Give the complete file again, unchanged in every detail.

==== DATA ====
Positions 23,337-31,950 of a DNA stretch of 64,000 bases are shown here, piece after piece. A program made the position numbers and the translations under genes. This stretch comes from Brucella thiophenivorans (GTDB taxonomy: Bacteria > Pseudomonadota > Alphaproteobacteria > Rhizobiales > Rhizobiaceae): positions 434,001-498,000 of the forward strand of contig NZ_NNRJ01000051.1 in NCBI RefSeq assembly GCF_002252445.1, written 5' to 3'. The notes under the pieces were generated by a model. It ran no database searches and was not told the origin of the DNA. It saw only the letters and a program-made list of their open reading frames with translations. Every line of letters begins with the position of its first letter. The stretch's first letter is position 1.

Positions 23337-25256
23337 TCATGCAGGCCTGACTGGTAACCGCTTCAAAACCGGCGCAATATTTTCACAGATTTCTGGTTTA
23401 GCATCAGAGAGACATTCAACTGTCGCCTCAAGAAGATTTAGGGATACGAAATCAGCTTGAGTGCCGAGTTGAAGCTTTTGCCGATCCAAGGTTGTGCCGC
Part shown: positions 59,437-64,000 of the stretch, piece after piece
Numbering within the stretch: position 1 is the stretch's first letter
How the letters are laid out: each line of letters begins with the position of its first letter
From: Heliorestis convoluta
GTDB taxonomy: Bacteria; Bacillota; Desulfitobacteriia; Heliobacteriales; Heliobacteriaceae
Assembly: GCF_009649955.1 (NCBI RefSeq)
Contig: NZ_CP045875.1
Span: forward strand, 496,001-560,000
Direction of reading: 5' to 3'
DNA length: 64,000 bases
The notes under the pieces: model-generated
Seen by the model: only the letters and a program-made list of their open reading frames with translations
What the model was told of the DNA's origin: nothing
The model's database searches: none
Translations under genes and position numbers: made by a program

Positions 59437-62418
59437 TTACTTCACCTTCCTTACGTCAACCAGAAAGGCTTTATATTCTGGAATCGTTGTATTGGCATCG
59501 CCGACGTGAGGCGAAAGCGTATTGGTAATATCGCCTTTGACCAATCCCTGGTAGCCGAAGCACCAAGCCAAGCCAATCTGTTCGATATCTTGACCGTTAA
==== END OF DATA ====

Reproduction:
Positions 23,337-31,950 of a DNA stretch of 64,000 bases are shown here, piece after piece. A program made the position numbers and the translations under genes. This stretch comes from Brucella thiophenivorans (GTDB taxonomy: Bacteria > Pseudomonadota > Alphaproteobacteria > Rhizobiales > Rhizobiaceae): positions 434,001-498,000 of the forward strand of contig NZ_NNRJ01000051.1 in NCBI RefSeq assembly GCF_002252445.1, written 5' to 3'. The notes under the pieces were generated by a model. It ran no database searches and was not told the origin of the DNA. It saw only the letters and a program-made list of their open reading frames with translations. Every line of letters begins with the position of its first letter. The stretch's first letter is position 1.

Positions 23337-25256
23337 TCATGCAGGCCTGACTGGTAACCGCTTCAAAACCGGCGCAATATTTTCACAGATTTCTGGTTTA
23401 GCATCAGAGAGACATTCAACTGTCGCCTCAAGAAGATTTAGGGATACGAAATCAGCTTGAGTGCCGAGTTGAAGCTTTTGCCGATCCAAGGTTGTGCCGC
Part shown: positions 59,437-64,000 of the stretch, piece after piece
Numbering within the stretch: position 1 is the stretch's first letter
How the letters are laid out: each line of letters begins with the position of its first letter
From: Heliorestis convoluta
GTDB taxonomy: Bacteria; Bacillota; Desulfitobacteriia; Heliobacteriales; Heliobacteriaceae
Assembly: GCF_009649955.1 (NCBI RefSeq)
Contig: NZ_CP045875.1
Span: forward strand, 496,001-560,000
Direction of reading: 5' to 3'
DNA length: 64,000 bases
The notes under the pieces: model-generated
Seen by the model: only the letters and a program-made list of their open reading frames with translations
What the model was told of the DNA's origin: nothing
The model's database searches: none
Translations under genes and position numbers: made by a program

Positions 59437-62418
59437 TTACTTCACCTTCCTTACGTCAACCAGAAAGGCTTTATATTCTGGAATCGTTGTATTGGCATCG
59501 CCGACGTGAGGCGAAAGCGTATTGGTAATATCGCCTTTGACCAATCCCTGGTAGCCGAAGCACCAAGCCAAGCCAATCTGTTCGATATCTTGACCGTTAA